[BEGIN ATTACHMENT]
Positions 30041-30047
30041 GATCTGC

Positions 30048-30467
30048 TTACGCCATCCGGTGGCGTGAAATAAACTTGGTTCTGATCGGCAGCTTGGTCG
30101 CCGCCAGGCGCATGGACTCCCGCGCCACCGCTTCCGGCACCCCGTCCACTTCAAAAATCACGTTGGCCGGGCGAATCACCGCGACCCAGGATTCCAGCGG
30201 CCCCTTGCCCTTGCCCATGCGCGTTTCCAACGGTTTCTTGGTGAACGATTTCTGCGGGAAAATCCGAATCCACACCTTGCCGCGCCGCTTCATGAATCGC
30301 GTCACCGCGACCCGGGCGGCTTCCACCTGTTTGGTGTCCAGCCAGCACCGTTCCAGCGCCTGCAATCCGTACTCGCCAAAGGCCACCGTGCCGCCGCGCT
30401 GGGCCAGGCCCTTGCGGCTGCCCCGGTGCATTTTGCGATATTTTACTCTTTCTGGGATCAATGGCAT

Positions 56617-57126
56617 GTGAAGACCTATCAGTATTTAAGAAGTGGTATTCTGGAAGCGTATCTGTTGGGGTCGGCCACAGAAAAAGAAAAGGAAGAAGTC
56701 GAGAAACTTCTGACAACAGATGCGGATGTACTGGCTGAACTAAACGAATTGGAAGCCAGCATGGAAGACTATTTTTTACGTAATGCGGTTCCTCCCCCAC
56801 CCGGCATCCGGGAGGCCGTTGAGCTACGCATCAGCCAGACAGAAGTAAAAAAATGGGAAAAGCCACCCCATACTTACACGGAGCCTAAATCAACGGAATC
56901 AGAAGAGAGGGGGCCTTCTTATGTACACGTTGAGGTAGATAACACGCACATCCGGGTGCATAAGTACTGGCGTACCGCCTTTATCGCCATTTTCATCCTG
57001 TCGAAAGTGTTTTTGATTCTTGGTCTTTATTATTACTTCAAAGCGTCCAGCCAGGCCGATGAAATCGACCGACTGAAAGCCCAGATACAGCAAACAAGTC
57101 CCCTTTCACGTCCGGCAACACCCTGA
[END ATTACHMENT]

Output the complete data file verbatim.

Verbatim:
Positions 30041-30047
30041 GATCTGC

Positions 30048-30467
30048 TTACGCCATCCGGTGGCGTGAAATAAACTTGGTTCTGATCGGCAGCTTGGTCG
30101 CCGCCAGGCGCATGGACTCCCGCGCCACCGCTTCCGGCACCCCGTCCACTTCAAAAATCACGTTGGCCGGGCGAATCACCGCGACCCAGGATTCCAGCGG
30201 CCCCTTGCCCTTGCCCATGCGCGTTTCCAACGGTTTCTTGGTGAACGATTTCTGCGGGAAAATCCGAATCCACACCTTGCCGCGCCGCTTCATGAATCGC
30301 GTCACCGCGACCCGGGCGGCTTCCACCTGTTTGGTGTCCAGCCAGCACCGTTCCAGCGCCTGCAATCCGTACTCGCCAAAGGCCACCGTGCCGCCGCGCT
30401 GGGCCAGGCCCTTGCGGCTGCCCCGGTGCATTTTGCGATATTTTACTCTTTCTGGGATCAATGGCAT

Positions 56617-57126
56617 GTGAAGACCTATCAGTATTTAAGAAGTGGTATTCTGGAAGCGTATCTGTTGGGGTCGGCCACAGAAAAAGAAAAGGAAGAAGTC
56701 GAGAAACTTCTGACAACAGATGCGGATGTACTGGCTGAACTAAACGAATTGGAAGCCAGCATGGAAGACTATTTTTTACGTAATGCGGTTCCTCCCCCAC
56801 CCGGCATCCGGGAGGCCGTTGAGCTACGCATCAGCCAGACAGAAGTAAAAAAATGGGAAAAGCCACCCCATACTTACACGGAGCCTAAATCAACGGAATC
56901 AGAAGAGAGGGGGCCTTCTTATGTACACGTTGAGGTAGATAACACGCACATCCGGGTGCATAAGTACTGGCGTACCGCCTTTATCGCCATTTTCATCCTG
57001 TCGAAAGTGTTTTTGATTCTTGGTCTTTATTATTACTTCAAAGCGTCCAGCCAGGCCGATGAAATCGACCGACTGAAAGCCCAGATACAGCAAACAAGTC
57101 CCCTTTCACGTCCGGCAACACCCTGA